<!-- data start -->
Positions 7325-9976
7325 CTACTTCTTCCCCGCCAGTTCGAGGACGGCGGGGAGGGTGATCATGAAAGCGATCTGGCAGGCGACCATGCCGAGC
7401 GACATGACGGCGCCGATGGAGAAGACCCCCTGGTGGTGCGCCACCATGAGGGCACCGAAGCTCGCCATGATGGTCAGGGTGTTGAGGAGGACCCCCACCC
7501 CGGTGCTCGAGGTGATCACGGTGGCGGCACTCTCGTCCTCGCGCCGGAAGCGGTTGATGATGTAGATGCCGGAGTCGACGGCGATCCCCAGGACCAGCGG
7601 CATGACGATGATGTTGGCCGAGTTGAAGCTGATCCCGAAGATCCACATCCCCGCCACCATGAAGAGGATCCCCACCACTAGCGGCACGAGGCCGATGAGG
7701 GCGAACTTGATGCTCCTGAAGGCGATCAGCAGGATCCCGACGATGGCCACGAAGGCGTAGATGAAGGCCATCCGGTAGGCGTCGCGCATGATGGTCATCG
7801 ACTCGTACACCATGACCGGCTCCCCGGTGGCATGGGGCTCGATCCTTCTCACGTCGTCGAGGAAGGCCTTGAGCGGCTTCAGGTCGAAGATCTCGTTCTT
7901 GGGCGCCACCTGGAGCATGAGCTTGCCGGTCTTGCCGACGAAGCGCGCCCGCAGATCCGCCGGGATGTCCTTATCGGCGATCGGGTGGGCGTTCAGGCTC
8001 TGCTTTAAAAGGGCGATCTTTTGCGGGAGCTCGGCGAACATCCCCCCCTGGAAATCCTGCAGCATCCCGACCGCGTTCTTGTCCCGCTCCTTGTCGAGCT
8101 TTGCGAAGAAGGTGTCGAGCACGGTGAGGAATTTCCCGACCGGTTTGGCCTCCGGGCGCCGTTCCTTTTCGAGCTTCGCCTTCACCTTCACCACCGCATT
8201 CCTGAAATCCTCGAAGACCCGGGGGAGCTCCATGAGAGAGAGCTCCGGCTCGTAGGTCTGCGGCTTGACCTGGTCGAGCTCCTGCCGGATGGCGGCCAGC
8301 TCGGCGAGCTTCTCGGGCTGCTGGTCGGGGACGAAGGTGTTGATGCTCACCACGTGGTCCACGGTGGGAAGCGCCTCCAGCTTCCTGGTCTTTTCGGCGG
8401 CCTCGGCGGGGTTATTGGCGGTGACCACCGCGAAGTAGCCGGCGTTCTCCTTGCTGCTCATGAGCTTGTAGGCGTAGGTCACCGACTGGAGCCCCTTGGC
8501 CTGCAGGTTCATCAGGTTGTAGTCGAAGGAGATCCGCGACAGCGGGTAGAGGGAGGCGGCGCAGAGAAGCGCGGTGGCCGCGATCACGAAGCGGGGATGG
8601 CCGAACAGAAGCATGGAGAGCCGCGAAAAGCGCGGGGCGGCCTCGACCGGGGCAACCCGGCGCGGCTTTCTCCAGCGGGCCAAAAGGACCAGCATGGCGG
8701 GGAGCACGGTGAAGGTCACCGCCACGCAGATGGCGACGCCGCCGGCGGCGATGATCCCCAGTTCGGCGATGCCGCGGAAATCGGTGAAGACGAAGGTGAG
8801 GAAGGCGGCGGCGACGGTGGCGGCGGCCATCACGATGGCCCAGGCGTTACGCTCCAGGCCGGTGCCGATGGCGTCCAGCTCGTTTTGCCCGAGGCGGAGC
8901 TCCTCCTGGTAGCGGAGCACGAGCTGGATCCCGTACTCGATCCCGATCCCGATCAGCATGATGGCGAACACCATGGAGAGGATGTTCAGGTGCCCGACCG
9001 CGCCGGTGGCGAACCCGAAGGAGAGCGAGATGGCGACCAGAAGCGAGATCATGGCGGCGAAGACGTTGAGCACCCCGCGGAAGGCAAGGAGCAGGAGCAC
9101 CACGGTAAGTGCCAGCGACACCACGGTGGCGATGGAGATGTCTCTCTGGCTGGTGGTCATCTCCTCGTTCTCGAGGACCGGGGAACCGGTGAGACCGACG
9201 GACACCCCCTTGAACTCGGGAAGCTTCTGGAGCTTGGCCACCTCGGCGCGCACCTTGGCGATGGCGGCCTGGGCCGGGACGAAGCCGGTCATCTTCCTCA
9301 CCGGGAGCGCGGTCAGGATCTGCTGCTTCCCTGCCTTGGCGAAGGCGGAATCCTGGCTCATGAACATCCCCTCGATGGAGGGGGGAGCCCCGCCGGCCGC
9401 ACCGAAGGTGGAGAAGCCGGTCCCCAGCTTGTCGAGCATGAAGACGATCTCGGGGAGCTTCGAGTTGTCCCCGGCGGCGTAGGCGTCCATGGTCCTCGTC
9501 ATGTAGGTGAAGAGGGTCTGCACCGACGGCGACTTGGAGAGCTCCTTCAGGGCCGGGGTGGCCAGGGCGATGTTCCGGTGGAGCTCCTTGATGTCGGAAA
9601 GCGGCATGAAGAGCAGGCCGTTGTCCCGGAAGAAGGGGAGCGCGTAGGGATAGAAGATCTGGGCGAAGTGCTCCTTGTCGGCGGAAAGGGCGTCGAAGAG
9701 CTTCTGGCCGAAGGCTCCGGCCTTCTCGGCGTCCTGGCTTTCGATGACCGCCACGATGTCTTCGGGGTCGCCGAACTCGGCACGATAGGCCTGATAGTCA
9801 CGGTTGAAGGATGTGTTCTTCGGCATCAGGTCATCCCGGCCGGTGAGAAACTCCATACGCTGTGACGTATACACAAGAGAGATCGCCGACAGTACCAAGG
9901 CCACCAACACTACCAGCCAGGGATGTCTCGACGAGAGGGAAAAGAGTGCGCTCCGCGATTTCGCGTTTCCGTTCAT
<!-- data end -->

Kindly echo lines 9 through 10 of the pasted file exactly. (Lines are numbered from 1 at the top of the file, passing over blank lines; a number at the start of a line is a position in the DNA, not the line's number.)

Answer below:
8001 TGCTTTAAAAGGGCGATCTTTTGCGGGAGCTCGGCGAACATCCCCCCCTGGAAATCCTGCAGCATCCCGACCGCGTTCTTGTCCCGCTCCTTGTCGAGCT
8101 TTGCGAAGAAGGTGTCGAGCACGGTGAGGAATTTCCCGACCGGTTTGGCCTCCGGGCGCCGTTCCTTTTCGAGCTTCGCCTTCACCTTCACCACCGCATT